BACKGROUND: Chorea-acanthocytosis (ChAc) is a rare hereditary neurodegenerative disease with deformed red blood cells (RBCs), so-called acanthocytes, as a typical marker of the disease. Erythrocyte sedimentation rate (ESR) was recently proposed as a diagnostic biomarker. To date, there is no treatment option for affected patients, but promising therapy candidates, such as dasatinib, a Lyn-kinase inhibitor, have been identified. METHODS: RBCs of two ChAc patients during and after dasatinib treatment were characterized by the ESR, clinical hematology parameters and the 3D shape classification in stasis based on an artificial neural network. Furthermore, mathematical modeling was performed to understand the contribution of cell morphology and cell rigidity to the ESR. Microfluidic measurements were used to compare the RBC rigidity between ChAc patients and healthy controls. RESULTS: The mechano-morphological characterization of RBCs from two ChAc patients in an off-label treatment with dasatinib revealed differences in the ESR and the acanthocyte count during and after the treatment period, which could not directly be related to each other. Clinical hematology parameters were in the normal range. Mathematical modeling indicated that RBC rigidity is more important for delayed ESR than cell shape. Microfluidic experiments confirmed a higher rigidity in the normocytes of ChAc patients compared to healthy controls. CONCLUSIONS: The results increase our understanding of the role of acanthocytes and their associated properties in the ESR, but the data are too sparse to answer the question of whether the ESR is a suitable biomarker for treatment success, whereas a correlation between hematological and neuronal phenotype is still subject to verification. [less ▲]

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See detailMechanisms of Ras Membrane Organization and Signaling: Ras Rocks Again.
Abankwa, Daniel UL; Gorfe, Alemayehu A.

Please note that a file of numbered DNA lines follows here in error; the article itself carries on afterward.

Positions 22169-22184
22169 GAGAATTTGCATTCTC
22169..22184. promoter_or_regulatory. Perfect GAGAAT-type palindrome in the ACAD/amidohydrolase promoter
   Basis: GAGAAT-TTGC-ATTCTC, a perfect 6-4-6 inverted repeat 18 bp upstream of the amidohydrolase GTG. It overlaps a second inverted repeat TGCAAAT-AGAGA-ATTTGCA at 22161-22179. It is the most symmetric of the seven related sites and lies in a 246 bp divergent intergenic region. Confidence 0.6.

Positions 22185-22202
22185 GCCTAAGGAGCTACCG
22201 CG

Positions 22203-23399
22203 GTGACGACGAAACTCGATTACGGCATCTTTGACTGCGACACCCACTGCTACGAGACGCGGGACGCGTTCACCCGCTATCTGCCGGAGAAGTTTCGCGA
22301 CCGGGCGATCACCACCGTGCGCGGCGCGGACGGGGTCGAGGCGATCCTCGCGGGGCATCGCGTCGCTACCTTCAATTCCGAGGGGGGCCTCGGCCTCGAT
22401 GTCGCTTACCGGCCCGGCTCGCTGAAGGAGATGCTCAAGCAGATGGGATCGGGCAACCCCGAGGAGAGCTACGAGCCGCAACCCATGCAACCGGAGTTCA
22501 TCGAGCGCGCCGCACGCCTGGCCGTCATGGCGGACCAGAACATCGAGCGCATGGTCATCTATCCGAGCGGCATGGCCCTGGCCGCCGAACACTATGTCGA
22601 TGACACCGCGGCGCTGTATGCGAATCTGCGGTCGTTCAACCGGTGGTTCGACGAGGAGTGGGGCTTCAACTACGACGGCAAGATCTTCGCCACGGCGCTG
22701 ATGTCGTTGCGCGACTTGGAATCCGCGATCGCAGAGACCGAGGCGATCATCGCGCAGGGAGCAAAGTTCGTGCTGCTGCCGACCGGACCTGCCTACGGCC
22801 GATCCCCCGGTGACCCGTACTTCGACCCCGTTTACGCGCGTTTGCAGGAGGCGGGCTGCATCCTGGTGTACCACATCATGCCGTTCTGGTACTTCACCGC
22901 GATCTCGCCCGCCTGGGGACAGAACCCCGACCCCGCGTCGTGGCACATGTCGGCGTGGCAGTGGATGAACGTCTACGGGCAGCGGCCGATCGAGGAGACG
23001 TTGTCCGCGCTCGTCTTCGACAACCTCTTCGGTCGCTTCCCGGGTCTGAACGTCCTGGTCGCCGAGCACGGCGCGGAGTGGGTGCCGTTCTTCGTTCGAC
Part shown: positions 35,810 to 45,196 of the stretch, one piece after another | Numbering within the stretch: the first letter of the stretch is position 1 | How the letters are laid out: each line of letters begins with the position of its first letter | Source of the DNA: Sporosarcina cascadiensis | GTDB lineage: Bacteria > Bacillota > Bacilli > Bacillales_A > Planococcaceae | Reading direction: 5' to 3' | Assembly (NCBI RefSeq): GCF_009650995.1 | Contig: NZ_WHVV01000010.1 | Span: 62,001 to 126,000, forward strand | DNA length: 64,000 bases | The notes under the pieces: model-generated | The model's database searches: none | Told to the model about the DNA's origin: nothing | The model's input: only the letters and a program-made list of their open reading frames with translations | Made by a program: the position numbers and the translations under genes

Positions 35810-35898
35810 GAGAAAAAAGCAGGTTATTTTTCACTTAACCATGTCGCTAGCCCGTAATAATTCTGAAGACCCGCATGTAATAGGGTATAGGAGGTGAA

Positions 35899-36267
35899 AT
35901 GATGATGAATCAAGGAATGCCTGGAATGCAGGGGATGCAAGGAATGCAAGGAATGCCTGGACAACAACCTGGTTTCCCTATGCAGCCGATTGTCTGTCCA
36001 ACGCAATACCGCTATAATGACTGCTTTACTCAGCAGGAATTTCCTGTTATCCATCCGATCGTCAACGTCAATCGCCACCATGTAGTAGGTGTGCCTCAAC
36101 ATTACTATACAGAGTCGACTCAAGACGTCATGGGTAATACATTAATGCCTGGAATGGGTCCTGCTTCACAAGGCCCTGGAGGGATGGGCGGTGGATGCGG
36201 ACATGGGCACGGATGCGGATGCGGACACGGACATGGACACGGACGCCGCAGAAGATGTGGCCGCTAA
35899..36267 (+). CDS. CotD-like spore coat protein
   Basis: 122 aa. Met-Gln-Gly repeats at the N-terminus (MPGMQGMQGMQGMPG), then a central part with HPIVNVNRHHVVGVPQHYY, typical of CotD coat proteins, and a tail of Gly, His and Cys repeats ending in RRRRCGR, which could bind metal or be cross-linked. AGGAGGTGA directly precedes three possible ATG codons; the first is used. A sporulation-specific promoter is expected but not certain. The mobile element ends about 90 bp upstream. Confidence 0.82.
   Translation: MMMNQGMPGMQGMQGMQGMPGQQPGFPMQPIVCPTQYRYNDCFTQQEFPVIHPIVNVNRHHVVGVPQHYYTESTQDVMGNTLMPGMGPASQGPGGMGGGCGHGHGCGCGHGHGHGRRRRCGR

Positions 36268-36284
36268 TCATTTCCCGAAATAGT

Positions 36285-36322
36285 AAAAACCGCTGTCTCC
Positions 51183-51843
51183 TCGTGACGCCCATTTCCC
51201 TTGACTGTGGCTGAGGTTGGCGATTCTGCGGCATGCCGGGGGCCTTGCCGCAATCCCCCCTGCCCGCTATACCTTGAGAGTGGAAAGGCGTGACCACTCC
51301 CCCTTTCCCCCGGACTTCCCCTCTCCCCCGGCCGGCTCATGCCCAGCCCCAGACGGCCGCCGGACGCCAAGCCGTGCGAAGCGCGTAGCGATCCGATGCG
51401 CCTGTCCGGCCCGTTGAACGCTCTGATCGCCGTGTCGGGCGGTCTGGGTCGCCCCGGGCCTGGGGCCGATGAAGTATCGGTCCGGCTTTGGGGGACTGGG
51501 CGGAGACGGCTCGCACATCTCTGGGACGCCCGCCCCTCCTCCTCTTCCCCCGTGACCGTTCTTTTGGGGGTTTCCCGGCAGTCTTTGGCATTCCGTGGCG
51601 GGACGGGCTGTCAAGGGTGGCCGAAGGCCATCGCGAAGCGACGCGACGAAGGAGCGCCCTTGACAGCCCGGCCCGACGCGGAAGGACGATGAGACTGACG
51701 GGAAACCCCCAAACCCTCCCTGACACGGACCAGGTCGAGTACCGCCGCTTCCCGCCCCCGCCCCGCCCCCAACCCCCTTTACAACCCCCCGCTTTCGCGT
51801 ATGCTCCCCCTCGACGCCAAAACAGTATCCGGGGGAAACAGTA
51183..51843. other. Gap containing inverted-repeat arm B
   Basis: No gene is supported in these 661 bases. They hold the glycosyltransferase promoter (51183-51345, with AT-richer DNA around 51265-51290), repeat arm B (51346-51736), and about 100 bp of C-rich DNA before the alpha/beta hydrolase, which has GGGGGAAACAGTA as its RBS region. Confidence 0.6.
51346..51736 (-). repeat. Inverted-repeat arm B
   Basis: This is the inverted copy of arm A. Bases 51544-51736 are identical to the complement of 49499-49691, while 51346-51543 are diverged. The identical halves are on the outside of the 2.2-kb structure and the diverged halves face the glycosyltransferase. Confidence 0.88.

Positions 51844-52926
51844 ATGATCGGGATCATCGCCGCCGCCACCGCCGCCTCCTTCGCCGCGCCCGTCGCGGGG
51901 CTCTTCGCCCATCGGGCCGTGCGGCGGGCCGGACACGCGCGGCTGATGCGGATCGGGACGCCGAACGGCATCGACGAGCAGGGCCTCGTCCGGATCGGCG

in Biomolecules (2020), 10(11),

Ras is the most frequently mutated oncogene and recent drug development efforts have spurred significant new research interest. Here we review progress toward understanding how Ras functions in nanoscale ... [more ▼]

Ras is the most frequently mutated oncogene and recent drug development efforts have spurred significant new research interest. Here we review progress toward understanding how Ras functions in nanoscale, proteo-lipid signaling complexes on the plasma membrane, called nanoclusters. We discuss how G-domain reorientation is plausibly linked to Ras-nanoclustering and -dimerization. We then look at how these mechanistic features could cooperate in the engagement and activation of RAF by Ras. Moreover, we show how this structural information can be integrated with microscopy data that provide nanoscale resolution in cell biological experiments. Synthesizing the available data, we propose to distinguish between two types of Ras nanoclusters, an active, immobile RAF-dependent type and an inactive/neutral membrane anchor-dependent. We conclude that it is possible that Ras reorientation enables dynamic Ras dimerization while the whole Ras/RAF complex transits into an active state. These transient di/oligomer interfaces of Ras may be amenable to pharmacological intervention. We close by highlighting a number of open questions including whether all effectors form active nanoclusters and whether there is an isoform specific composition of Ras nanocluster. [less ▲]

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See detailAssessment of Fibrinogen Macromolecules Interaction with Red Blood Cells Membrane by Means of Laser Aggregometry, Flow Cytometry, and Optical Tweezers Combined with Microfluidics
Semenov, Alexey N.; Lugovtsov, Andrei E.; Shirshin, Evgeny A. et al

in BIOMOLECULES (2020)